This is why I write about men’s issues


In the past few months – since my very non-nondescript blog about my six week trip through Pakistan almost two years ago – took this direction I have thinking about writing a new introduction that would explain my interest in this topic. I was never sure where to start, as I had so many experiences in my life that drew me in this direction and how personal it should be as personal attacks on people who write about and research these issues are not uncommon and I do not want to cause distress to my family. Now I have just come across a note under an article about male suicide from The Guardian that was posted on the facebook site of the ManKind Project. It makes the point very clear why drawing people’s attention across the globe to men’s issues is of vital importance.

This is why I write about men's issues

Intuitively we tend to focus on women and girls when there is a tragedy and completely black men and boys out. Having done my M.A. in Literature I encountered the phrase ‘writing women back into history’ more than once. In the same vein people claim that Men’s Studies is not needed as every history class is men’s studies as it recounts men’s lives in the past. But that is not true. It only recounts the lives of men in certain glorious roles and says nothing about the hardship they suffered under strenuous conditions. Yes, we need to write some of women’s achievements back into history books, as they were not always appreciated. But at the same time we need to write men’s suffering back into history books. And if someone now thinks that this is a big whining contest in the run up for the oppression Olympics they are still not aware of the real world implications of ignoring men’s suffering. As shown above they are deadly. While men always lived slightly shorter lives than women the life expectancy gap has widened globally in the past 100 years from one year to seven years in the worst affected countries. The male suicide rate is 4 times as high as the female suicide rate in most western countries. In India a married man takes his life every 8 minutes. And while suicide is a sin and considered a crime in many Muslim countries (and thus difficult to get numbers) evidence points to men outnumbering women in Pakistan as well. In western countries it is quite clear that these high numbers are not due to ‘male egos’ as Feminists like to claim. Men are certainly not exactly encouraged to come forward with their problems in a society where if they do so they are called cry babies, laughed at for their ‘male tears’ by journalist Jessica Valenti and told to go to a psychiatric ward instead when calling a domestic violence shelter hotline. Our natural inclination to focus on women and black out men has furthermore led us to make gender specific laws in the name of equality, that clearly have put men under severe hardship.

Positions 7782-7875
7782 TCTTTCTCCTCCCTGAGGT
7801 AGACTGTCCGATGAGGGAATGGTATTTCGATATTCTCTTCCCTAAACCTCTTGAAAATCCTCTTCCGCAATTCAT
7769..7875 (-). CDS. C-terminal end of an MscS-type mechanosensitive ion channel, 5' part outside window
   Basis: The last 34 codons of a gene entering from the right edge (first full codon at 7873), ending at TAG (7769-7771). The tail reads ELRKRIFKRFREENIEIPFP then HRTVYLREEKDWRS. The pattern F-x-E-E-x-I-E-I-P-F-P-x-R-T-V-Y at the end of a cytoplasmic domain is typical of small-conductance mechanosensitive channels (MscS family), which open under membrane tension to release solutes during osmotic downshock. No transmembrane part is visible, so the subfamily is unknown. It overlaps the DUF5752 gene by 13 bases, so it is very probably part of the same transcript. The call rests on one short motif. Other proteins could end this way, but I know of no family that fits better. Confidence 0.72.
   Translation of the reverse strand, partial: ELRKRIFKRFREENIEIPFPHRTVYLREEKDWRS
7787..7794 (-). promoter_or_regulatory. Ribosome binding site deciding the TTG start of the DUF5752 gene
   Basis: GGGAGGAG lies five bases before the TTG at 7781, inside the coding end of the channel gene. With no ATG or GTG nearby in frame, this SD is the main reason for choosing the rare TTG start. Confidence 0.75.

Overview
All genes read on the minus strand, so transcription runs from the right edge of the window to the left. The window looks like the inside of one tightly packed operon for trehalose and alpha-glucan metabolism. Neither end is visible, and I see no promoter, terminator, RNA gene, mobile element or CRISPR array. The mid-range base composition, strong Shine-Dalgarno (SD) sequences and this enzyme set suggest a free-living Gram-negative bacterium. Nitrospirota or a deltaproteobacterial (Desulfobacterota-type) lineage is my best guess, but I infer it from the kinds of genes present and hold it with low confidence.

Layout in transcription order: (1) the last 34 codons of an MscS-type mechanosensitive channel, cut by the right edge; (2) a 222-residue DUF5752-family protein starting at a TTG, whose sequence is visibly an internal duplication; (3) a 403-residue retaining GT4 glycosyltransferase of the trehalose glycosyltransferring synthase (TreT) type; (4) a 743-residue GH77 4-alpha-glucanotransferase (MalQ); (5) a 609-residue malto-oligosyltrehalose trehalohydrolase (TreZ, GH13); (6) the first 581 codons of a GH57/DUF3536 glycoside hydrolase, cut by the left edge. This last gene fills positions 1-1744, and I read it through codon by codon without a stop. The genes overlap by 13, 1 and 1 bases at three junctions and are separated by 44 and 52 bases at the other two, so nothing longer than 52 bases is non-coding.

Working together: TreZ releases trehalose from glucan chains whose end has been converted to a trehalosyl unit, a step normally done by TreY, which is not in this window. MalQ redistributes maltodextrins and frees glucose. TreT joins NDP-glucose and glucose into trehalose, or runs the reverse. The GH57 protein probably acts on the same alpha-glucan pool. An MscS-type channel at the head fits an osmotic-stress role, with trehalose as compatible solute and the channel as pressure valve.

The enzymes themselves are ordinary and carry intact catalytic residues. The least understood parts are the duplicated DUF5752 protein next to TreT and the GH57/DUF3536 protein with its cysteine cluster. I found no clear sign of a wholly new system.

Globally we now have the UN’s HeforShe campaign that once again asks men to don the armor to be the shining knight and enter the service of women’s protection. Knowing that western NGOs operating in developing countries already heavily favour women even when something affects mainly men I was rather shocked by this campaign that asks men once again to shut up about themselves and help women. Feminists and some anti-feminists alike like to claim that women in the ‘third world’ need Feminism. No one would deny that women in developing countries, such as Pakistan, are suffering. But Feminism will certainly not help them bring food on their table or protect their sons and husbands from being wrongfully incarcerated or killed in a fake police encounter. It is men and women who are struggling in these countries and focusing on improving the lives of only one group and claiming that the other is responsible for their hardship is the last thing the people in these countries need. With a lot of sectarian and communal strife that is already taking so many lives and putting psychological strain on people what is needed are strong communities and a rebuilding of trust in one’s neighbour! The very opposite of what feminist ideology aims for. What we need across the globe is respect for human lives, which grows out of empathy for each other. Claiming that a group of people somehow has privilege makes it impossible for us to have empathy towards them and consequently makes us blind to the fact that they are spending considerable less time in this world than the so called oppressed group. 

 PS: Feminists like to claim that speaking about men’s issues as long as women’s suffering has not been eliminated is ‘derailing’. As someone from a railway family I do not find this metaphor apt. I would rather say that people working on men’s issues are ‘expanding the network’ and bringing the rail system from 1848 into the 21st century: more lines, affordable fares and more frequent trains, so that anyone can go anywhere at any time they wish 🙂

2 thoughts on “This is why I write about men’s issues

  1. Pingback: “Warum ich über Männerprobleme schreibe” | Alles Evolution

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